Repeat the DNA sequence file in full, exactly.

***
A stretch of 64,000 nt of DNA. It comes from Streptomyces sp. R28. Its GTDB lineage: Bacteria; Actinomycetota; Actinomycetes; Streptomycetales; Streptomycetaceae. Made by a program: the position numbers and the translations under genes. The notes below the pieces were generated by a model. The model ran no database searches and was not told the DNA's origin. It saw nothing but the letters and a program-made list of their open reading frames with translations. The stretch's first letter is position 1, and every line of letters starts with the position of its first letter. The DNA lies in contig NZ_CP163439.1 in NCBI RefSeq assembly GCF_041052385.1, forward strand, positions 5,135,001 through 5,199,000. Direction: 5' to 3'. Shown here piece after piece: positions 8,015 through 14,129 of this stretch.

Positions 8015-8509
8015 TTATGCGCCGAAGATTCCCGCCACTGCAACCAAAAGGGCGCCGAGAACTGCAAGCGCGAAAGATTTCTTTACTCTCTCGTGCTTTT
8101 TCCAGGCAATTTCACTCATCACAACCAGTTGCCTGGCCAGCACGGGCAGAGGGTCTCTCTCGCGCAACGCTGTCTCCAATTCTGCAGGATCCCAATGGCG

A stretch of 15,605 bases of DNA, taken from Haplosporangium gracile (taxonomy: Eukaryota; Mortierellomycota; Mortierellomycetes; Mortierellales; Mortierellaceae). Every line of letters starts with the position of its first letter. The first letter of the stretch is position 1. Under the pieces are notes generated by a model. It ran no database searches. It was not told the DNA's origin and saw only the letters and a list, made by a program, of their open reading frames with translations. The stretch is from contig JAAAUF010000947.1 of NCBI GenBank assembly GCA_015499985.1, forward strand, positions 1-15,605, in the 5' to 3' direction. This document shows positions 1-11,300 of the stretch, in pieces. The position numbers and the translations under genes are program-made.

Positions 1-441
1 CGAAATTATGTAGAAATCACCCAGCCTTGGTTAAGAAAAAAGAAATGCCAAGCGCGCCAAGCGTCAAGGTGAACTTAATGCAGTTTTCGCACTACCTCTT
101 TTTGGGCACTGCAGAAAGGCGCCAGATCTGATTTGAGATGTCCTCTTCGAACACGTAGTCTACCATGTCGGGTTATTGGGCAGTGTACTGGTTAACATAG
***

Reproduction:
A stretch of 64,000 nt of DNA. It comes from Streptomyces sp. R28. Its GTDB lineage: Bacteria; Actinomycetota; Actinomycetes; Streptomycetales; Streptomycetaceae. Made by a program: the position numbers and the translations under genes. The notes below the pieces were generated by a model. The model ran no database searches and was not told the DNA's origin. It saw nothing but the letters and a program-made list of their open reading frames with translations. The stretch's first letter is position 1, and every line of letters starts with the position of its first letter. The DNA lies in contig NZ_CP163439.1 in NCBI RefSeq assembly GCF_041052385.1, forward strand, positions 5,135,001 through 5,199,000. Direction: 5' to 3'. Shown here piece after piece: positions 8,015 through 14,129 of this stretch.

Positions 8015-8509
8015 TTATGCGCCGAAGATTCCCGCCACTGCAACCAAAAGGGCGCCGAGAACTGCAAGCGCGAAAGATTTCTTTACTCTCTCGTGCTTTT
8101 TCCAGGCAATTTCACTCATCACAACCAGTTGCCTGGCCAGCACGGGCAGAGGGTCTCTCTCGCGCAACGCTGTCTCCAATTCTGCAGGATCCCAATGGCG

A stretch of 15,605 bases of DNA, taken from Haplosporangium gracile (taxonomy: Eukaryota; Mortierellomycota; Mortierellomycetes; Mortierellales; Mortierellaceae). Every line of letters starts with the position of its first letter. The first letter of the stretch is position 1. Under the pieces are notes generated by a model. It ran no database searches. It was not told the DNA's origin and saw only the letters and a list, made by a program, of their open reading frames with translations. The stretch is from contig JAAAUF010000947.1 of NCBI GenBank assembly GCA_015499985.1, forward strand, positions 1-15,605, in the 5' to 3' direction. This document shows positions 1-11,300 of the stretch, in pieces. The position numbers and the translations under genes are program-made.

Positions 1-441
1 CGAAATTATGTAGAAATCACCCAGCCTTGGTTAAGAAAAAAGAAATGCCAAGCGCGCCAAGCGTCAAGGTGAACTTAATGCAGTTTTCGCACTACCTCTT
101 TTTGGGCACTGCAGAAAGGCGCCAGATCTGATTTGAGATGTCCTCTTCGAACACGTAGTCTACCATGTCGGGTTATTGGGCAGTGTACTGGTTAACATAG